Our next-door neighbors, Steve and Dawn Carlin, have two beautiful little girls. Eva is the older sister, a lively gymnastics champ whom we expect to see in the Olympics a few years from now. Zora is the younger daughter, a sweet and loving child whose biggest triumph is getting through each of the twenty or thirty seizures that she has each day.
During more than one night when Zora was just a baby, we saw red, flashing lights and rushed to our windows, then prayed when we saw the ambulance workers taking the tiny child to the hospital. Since her mom is a nurse, we knew that something had happened that was even beyond her skill, at least at home. We found after a time that Zora had epilepsy and that Steve and Dawn were working tirelessly to find doctors who could help her. They tried many, many serious medications and treatments, including the ketogenic diet. Imagine if your four-year-old could only eat fat: pure butter, mayonnaise, and so on. Imagine trying that for a month and it doesn’t even work.
It turns out that Zora does not just have epilepsy. This year, the Carlins found out that she has Dravet Syndrome, a mutation of the SCN1A gene. It is not hereditary; it causes developmental delays; it can be fatal; and at this time, it is not curable. Also known as Severe Myoclonic Epilepsy of Infancy (SMEI), this disorder came into the limelight on CNN last year with the story of a little girl named Charlotte, who had up to 200 seizures daily. Like the Carlins, Charlotte’s parents had tried everything and researched tirelessly. They heard that a certain form of medical marijuana was showing promise, and they were able to obtain a small amount for a great deal of money. Charlotte’s seizures stopped immediately. You can read the CNN story here.
The type of medical marijuana that Zora needs is more accurately described as cannabis oil, now popularly known as Charlotte’s Web, after the child described above. It is only 1% THC, so there are no narcotic effects. Steve tells me that it was discovered while people were trying to make a stronger form of marijuana and failed miserably, so it is also known as Hippies’ Heartbreak. Rather, this strain of marijuana is high in cannabidiol, or CBD, which has no intoxicating effects at all. Unfortunately, Charlotte’s Web and all kinds of medical marijuana are illegal in most states, including North Carolina. Steve and Dawn have joined support groups and written to our legislative leaders numerous times with no result. The politicians read up to the part about marijuana and they can’t see anything else. There has been another famous case of Dravet in North Carolina recently, and the family ended up having to establish residency in Colorado. Now the family lives apart, since the father needs to stay in North Carolina for his job, and the mother and child live in Colorado so that the child can receive treatment. This is ridiculous!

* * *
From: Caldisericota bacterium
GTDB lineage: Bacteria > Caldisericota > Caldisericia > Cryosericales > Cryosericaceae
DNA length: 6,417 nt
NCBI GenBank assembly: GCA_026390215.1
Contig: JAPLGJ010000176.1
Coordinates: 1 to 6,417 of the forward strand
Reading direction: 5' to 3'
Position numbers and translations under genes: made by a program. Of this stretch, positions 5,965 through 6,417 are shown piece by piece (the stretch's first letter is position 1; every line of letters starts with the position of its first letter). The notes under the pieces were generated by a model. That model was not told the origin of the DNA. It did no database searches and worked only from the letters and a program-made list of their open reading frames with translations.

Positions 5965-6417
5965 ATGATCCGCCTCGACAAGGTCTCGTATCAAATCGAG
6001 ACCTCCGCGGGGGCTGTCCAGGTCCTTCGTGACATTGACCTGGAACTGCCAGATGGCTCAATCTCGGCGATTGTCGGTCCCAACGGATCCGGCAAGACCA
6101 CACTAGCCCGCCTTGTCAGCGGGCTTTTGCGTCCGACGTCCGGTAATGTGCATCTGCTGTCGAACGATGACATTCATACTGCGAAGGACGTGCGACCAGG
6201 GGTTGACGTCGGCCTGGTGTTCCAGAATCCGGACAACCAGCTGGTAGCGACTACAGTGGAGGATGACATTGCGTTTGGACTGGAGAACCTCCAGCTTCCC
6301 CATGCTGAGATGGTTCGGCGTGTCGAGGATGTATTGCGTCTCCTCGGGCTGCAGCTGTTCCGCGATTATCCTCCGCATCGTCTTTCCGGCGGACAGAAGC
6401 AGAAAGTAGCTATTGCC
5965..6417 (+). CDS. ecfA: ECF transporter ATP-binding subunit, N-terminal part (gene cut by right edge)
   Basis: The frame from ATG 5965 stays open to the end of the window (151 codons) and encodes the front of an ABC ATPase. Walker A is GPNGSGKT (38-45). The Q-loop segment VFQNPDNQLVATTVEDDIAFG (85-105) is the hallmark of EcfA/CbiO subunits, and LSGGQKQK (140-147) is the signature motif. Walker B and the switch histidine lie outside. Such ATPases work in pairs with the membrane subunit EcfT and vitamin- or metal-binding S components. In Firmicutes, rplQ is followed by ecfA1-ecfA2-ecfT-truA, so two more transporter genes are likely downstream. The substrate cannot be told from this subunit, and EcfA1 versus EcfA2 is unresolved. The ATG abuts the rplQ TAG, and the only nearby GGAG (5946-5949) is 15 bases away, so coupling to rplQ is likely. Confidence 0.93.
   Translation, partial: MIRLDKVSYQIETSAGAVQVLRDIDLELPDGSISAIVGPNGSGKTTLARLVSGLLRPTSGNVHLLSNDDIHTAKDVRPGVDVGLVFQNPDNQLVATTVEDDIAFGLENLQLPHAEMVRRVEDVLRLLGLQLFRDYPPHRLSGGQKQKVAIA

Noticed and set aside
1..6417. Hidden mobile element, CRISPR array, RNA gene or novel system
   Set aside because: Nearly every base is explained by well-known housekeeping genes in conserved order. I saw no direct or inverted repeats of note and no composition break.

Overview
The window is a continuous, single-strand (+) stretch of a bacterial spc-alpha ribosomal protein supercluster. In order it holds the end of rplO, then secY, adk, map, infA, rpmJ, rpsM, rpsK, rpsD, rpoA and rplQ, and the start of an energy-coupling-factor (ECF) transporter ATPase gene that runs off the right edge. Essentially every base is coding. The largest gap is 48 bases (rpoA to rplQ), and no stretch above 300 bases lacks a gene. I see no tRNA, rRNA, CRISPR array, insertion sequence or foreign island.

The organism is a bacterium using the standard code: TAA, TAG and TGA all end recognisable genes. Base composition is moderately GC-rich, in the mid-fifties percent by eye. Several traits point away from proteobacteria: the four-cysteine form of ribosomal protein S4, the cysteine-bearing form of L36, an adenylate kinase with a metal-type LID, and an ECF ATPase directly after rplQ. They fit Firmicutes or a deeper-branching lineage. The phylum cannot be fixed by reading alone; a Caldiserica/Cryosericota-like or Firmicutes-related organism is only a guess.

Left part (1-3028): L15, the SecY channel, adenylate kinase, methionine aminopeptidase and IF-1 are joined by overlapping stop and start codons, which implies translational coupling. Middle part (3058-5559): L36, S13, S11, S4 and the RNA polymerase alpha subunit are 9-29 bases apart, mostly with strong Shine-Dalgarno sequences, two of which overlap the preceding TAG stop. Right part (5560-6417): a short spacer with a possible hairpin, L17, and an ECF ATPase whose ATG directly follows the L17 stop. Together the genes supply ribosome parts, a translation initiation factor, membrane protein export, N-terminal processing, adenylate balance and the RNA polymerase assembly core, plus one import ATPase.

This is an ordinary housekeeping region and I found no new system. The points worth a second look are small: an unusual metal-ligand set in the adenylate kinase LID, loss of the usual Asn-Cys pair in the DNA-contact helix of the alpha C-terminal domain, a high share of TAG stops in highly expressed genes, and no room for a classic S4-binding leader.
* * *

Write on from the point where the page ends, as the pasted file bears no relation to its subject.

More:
As far back in history as we have written records, we know that plants have been used as medicine. White willow bark was used by the Native Americans for pain relief, and now the chemists render it as aspirin. Of course, you can still find the willow bark in health food stores. Many people take Echinacea to build the immune system, and the pretty foxglove flowers that we had in our yard in Georgia are the source of digitalis, a heart medication. Even closer to medical marijuana, we have used medicine from the opium poppy for centuries. When my mother was in the hospital in horrific pain last summer, she was given Dilaudid for relief. Laudanum in Victorian times, opium in the middle east, cocaine to Sherlock Holmes, and morphine to many patients today— they are all derived from the opium poppy. Dilaudid’s street name is Hospital Heroine. Did she get addicted? Yes, but she got over it and is now happily living alone at age 86. She would not have survived without this drug. What if the government denied it to her because some people use cocaine recreationally? Why should that even have any bearing on the question at all?
Zora’s parents know that there is a drug that can help their daughter to find relief from her constant seizures and the cognitive damage that they cause, but the government will not allow them to purchase it. We can all help by informing our legislators—and anyone else who will listen—about Dravet Syndrome and the success of cannabidiol in its treatment. Many children die of Dravet, so time is of the essence. If you would like to know more, you can go to the websites www.dravet.org, a family resource and support group site, or www.dravetfoundation.org, a nonprofit group dedicated to research. You can also Google “Charlotte’s Web,” and after the book and movie hits, you will see many news articles about Charlotte’s family and the progress being made in other states with the legalization of this drug. Wherever you live, there are children with Dravet who need your help. Cannabidiol is not a cure, it’s just a treatment, so if you are so moved, you may wish to donate to the foundation to further their research for a more permanent solution. The Carlins and Zora’s story will be on NBC17 (WNCN) in February.
Please remember Zora in your prayers, and when you hear conversations in the future concerning the legalization of medical marijuana, please try to inject some sanity into this often hysterical discussion. It’s not about abusers getting high; it’s about kids who can learn to talk and read and have friends for the first time in their lives.